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Re: more book art criticism

Dear Friends, i have been reading the list with interest, sometimes with not
enough time to give the letters justice, but nevertheless with interest.  In
the last several months I have finished my first artists book, it sprang out
of a series of paintings I had been painting during the last several years.
The narratives are all stories that I wrote in the process of producing the
images.  The book is 28 pages long, 12" x 7", and includes four wood
engravings and four etchings on wood panels that were produced using
image-on film.  The text was raised using photopolymer plates, and some
limited lead type.  It was all printed on a Vandercook proofing press, on
Arches 88 paper.  That's a quick summary.  Anyways, I'd love to show it to
some people, maybe even sell a few copies. it's an edition of 32, but I am
still in the process of binding the full edition (I have 15 sewn and glued,
with hard covers, so far).  I don't really know much about this world,  and
appreciate suggestions and interest.  At some point I may finally get around
to mounting the book on the web, but for now, time is short, and it's always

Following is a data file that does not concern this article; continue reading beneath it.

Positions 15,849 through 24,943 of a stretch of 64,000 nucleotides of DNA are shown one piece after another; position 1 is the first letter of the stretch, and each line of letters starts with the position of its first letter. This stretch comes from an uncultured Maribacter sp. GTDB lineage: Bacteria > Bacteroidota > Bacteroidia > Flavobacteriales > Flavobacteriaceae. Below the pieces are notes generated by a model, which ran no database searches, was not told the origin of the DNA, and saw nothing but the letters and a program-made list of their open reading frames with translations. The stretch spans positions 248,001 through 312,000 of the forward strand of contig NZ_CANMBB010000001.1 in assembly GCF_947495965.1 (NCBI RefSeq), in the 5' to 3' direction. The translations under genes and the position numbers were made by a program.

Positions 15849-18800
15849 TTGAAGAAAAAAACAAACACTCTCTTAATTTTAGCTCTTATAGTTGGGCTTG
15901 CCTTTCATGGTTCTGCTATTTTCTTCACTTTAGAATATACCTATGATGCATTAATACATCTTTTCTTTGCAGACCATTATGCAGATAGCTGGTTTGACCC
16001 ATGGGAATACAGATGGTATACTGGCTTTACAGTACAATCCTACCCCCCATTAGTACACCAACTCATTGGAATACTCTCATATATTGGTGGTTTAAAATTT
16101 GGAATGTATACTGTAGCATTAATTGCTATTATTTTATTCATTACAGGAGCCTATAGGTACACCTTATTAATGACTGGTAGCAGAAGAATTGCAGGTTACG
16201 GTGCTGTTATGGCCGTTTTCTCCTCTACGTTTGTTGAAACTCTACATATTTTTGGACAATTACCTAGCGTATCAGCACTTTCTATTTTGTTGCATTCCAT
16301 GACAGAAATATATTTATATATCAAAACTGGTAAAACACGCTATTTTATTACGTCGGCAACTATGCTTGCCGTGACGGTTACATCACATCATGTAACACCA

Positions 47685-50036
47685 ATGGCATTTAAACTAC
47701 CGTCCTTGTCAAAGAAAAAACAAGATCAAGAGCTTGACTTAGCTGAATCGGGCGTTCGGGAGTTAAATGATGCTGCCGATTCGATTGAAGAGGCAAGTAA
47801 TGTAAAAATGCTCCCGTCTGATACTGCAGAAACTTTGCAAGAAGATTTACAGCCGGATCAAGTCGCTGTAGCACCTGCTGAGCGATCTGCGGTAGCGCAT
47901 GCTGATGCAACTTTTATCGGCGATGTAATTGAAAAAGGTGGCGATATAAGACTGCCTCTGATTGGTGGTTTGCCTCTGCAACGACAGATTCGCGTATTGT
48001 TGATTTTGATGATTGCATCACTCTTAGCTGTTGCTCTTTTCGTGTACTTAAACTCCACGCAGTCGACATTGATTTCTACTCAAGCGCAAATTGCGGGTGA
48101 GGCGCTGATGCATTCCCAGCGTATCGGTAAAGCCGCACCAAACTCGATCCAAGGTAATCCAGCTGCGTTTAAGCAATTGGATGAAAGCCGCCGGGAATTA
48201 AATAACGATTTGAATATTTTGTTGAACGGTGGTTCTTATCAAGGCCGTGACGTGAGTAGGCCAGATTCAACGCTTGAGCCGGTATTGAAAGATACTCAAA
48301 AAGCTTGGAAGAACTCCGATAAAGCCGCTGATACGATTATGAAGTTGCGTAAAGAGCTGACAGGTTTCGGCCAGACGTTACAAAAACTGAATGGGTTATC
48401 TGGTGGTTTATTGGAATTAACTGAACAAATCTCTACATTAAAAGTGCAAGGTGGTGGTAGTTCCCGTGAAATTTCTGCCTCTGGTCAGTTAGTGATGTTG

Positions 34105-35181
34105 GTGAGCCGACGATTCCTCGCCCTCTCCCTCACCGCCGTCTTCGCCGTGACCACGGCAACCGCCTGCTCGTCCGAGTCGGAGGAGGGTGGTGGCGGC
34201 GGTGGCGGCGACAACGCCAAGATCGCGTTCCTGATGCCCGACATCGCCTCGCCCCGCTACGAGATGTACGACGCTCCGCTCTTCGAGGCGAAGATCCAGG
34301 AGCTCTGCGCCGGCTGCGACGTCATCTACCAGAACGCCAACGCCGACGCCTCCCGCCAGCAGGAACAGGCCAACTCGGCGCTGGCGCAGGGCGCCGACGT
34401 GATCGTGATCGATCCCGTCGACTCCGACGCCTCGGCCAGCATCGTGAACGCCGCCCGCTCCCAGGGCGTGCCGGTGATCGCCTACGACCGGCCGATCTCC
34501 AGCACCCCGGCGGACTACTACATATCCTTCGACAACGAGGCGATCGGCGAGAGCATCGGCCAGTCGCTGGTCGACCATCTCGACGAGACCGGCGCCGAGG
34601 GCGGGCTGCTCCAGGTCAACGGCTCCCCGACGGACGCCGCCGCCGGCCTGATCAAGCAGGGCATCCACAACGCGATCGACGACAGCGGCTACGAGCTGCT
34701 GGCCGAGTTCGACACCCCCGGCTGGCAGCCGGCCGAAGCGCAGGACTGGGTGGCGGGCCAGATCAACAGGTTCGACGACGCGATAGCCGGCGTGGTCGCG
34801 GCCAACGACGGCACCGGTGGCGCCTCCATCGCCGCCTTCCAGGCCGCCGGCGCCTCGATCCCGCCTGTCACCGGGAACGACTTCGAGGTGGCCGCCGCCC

more fun to use the little time that one can steal to work on artwork,
marketing is such a bore and I've proven not to be too adept so far.
Greetngs to all, Nathan
>From: Richard Minsky <minsky@MINSKY.COM>
>Subject: Re: more book art criticism
>Date: Sun, Sep 24, 2000, 10:20 AM

> Linda Newbown wrote:
>>but if (like on a see-saw) you have greater emphasis on=20
>>Image and less on Material you can still get the piece to
>>balance if you move the Image further from your fulcrum=20
>>and the Material closer to it.=20
> Yes. And that is part of the balancing act. It's a vector.
>> In the Arts and Craft movement emphasis was on materials.
>> In books like the Book of Kells maybe emphasis is on image.
>> Would books like these not be considered good art
> The Wm. Morris tradition includes Burne-Jones and a strong emphasis on
> illustration. Additionally, the typography is a huge element in the
> composition (image), and the A&C movement was very particular to stress
> that. In the USA, Elbert Hubbard incorporated that aesthetic into the
> Roycrofters' work. The Book of Kells is very strong in material presence,
> what with vellum, gold leaf, paint, and ink. It is not by any means a "flat"
> surface.
> I have added a few more artists to the "Book Arts in the USA" online
> exhibit. Those interested in this discussion might like to read what each of
> these artists has to say about how they approach their work. It sheds a lot
> of light from many angles. It now includes:
> Kathleen Amt
> Barton Lidic=E9 Bene=9A
> John Eric Broaddus
> Betsy Davids
> William Drendel
> Walter Hamady
> Andrew Hoyem
> Hedi Kyle
> Edna Lazaron
> Antonio Martorell
> Clarissa T. Sligh
> Try starting with Andrew Hoyem (Arion Press) at:
> http://centerforbookarts.org/exhibits/USA/hoyem.html
> Texte en fran=E7ais:=20
> http://centerforbookarts.org/exhibits/USA/hoyem-f.html
> Only 40 more to go! ;>)  Sorry it's taking so long. It's hard to find free
> time right now.=20
>         Richard
>         http://www.minsky.com
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